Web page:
Let’s take eBay, for example. Currently being dwarfed by competition from Amazon, the online retailing giant recently introduced an image search feature. This uses deep learning to analyze photos and find similar products for the best prices. It therefore allows users to spend less time and effort trying to find what they’re looking for with the use of a more intuitive system.
Who are driving new expectations and what’s their power?
Firstly, Millennials. The first tech-savvy generation who lived through a digital revolution that dramatically changed our day-to-day lives. They also happen to be the largest generation in Western history. So consequently, by 2030 their purchasing power will be greater than all other generations combined.
Secondly we come to Generation Z. They are the first digital natives and because of this, have a big impact on modern services and products.
Generation Z are set to soon take over Millennials as the largest cohort. Their influence on family spending is currently their greatest impact, with 93% of parents saying their children influence family and household purchases.
Businesses’ pre-existing knowledge of consumers has never been made more irrelevant so quickly.
What are young people signalling to banks?
Even these initial insights signal a call for a greater understanding of younger consumers and for (faster) innovations around financial products & services. This is crucial for traditional and established banks who want to stay relevant to customers.
Here are 10 key insights banks should know about the preferences and expectations young people have of their banks. Sourced from our report series into the Next Generation Of Banking:
10 insights banks should know:
1. 59% of young adults want tools to help them monitor their monthly budget. In addition, they want real-time adjustments based on their spending. Accenture – Beyond Digital
2. 93% of Millennials expect faster payments. They say it is at least somewhat important that payments they make are made in real-time (to compare, the average for the overall population was 76%). Fiserv, Harris Poll 2016
3. Only 5% of Millennials feel their bank understands them financially. Forrester Research
4. 48% of Millennials are interested in real-time and forward-looking spending analysis. Forrester Research
5. For every 10 Millennials who switch banks, 8 give the reason it is to obtain better rewards for completing specific goals. Kasasa
6. The #1 way Millennials say their bank can be a valued partner is by rewarding their loyalty (60% want their bank to be a partner/friend). Shep Hyken – customer service expert & NYTimes bestseller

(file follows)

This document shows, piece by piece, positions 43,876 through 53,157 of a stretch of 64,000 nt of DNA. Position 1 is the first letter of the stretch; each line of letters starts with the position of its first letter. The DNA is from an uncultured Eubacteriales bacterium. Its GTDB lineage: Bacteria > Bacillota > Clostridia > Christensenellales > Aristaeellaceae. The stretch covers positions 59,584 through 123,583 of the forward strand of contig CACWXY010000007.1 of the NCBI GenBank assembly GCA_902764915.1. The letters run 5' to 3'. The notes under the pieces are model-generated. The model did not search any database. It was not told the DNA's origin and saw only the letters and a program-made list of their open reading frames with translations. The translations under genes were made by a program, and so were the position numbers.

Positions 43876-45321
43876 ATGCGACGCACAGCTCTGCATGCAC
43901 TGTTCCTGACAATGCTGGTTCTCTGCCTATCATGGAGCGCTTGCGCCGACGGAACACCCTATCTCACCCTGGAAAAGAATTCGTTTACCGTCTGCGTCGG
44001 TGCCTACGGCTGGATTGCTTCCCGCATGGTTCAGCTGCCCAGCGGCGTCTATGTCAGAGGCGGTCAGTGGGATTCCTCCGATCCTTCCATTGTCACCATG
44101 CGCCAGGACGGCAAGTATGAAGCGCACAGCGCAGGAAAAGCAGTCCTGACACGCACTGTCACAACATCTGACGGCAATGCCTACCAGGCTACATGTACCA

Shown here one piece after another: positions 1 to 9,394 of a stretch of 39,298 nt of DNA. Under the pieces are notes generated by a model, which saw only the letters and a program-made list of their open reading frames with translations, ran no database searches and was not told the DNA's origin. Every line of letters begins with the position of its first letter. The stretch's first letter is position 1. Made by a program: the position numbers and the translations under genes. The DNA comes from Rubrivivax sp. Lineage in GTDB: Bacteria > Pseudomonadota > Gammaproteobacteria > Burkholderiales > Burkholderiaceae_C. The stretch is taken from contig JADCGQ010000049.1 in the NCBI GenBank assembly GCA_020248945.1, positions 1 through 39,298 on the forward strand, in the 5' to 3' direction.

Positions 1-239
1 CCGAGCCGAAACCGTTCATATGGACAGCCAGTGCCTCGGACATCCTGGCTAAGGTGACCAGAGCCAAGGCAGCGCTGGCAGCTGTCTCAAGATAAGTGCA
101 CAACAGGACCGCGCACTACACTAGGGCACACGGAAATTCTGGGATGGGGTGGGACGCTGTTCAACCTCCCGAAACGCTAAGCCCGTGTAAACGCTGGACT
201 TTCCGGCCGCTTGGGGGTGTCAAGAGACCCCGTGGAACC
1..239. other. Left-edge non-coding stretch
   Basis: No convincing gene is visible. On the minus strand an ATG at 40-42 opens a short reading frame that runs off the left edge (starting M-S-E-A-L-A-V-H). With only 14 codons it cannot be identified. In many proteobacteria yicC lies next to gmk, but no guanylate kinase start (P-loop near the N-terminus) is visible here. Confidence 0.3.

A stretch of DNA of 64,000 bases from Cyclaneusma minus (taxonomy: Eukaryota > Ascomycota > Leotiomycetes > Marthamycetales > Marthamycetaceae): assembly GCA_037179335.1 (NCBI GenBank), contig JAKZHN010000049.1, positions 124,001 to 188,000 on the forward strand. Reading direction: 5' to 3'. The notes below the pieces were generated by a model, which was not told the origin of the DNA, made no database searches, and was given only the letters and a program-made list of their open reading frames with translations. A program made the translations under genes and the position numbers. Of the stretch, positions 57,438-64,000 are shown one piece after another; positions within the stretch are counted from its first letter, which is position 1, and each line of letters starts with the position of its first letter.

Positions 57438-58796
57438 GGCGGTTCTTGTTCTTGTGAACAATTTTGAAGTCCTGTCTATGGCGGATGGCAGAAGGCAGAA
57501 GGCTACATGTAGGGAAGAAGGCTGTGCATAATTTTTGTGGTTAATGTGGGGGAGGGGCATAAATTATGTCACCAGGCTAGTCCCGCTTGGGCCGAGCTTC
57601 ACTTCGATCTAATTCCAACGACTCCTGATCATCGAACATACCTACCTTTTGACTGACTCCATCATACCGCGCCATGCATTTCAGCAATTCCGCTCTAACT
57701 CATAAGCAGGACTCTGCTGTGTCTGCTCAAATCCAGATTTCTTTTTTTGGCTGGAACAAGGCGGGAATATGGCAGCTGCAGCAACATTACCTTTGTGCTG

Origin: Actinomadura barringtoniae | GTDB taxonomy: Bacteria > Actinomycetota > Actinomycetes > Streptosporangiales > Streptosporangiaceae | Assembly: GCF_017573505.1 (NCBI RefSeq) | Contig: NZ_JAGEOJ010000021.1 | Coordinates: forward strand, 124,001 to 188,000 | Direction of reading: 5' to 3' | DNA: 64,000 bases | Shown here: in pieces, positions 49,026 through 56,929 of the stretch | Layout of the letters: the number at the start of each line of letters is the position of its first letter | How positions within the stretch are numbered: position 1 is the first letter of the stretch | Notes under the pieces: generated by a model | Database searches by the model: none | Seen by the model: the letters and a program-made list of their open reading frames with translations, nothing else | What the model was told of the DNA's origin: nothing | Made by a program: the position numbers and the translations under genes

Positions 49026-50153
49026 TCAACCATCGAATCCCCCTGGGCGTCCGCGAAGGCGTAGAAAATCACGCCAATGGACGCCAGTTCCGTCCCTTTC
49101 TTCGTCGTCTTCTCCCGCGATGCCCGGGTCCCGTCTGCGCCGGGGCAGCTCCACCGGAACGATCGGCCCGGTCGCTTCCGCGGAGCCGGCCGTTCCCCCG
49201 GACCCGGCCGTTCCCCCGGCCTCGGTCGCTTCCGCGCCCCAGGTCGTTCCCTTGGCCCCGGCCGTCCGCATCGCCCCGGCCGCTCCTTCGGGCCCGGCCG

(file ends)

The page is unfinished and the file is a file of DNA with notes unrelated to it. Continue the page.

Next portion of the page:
7. 78% of consumers would be interested in receiving financial advice or guidance from their bank. However, only 28% said they currently receive financial advice.
Additional insight: 53% of Millennials say they have no-one to turn to for financial guidance, which is a huge opportunity for existing banks. Lendit Fintech USA
8. “Gen Zers want stability, they want partnership, they want their bank to feel like part of their squad.” – Civic Science 2017
9. 75% of Millennials are open to having a virtual meeting (video chat) with their financial advisor. Intelligent Environments – Generational Shift
10. 32% of Millennials consider an “easy to use smartphone app” a primary factor when selecting a bank. This same statistic falls to 16% for older generations.
Additional insight: 92% of young adults would choose a bank for its’ digital services.
Bonus insight: Young people trust more and more in digital solutions
11. The number of consumers trusting more in digital solutions is growing through the generations.
Right now traditional banks can boast a greater level of consumer trust over younger Fintechs because of the time they have been around. However, this won’t be the case for long as trust continues to grow amongst younger generations.
In short, traditional banks need to shake up how they work to keep up with the greater pace of change amongst younger generations.
DIVE DEEPER —
Download the full report —
‘Next Generation Of Banking: From Legacy To Leader’
This article is based on insights from our deep dive report on Next Generation Of Banking: From Legacy To Leader.
This report explores how banks need to challenge their most fundamental assumptions to stay relevant to new generations of consumers and competitors.
It introduces the different approaches to transformation and consequences of avoiding large-scale change. Moreover, banks can explore our recommendations for first steps towards organization-wide transformation.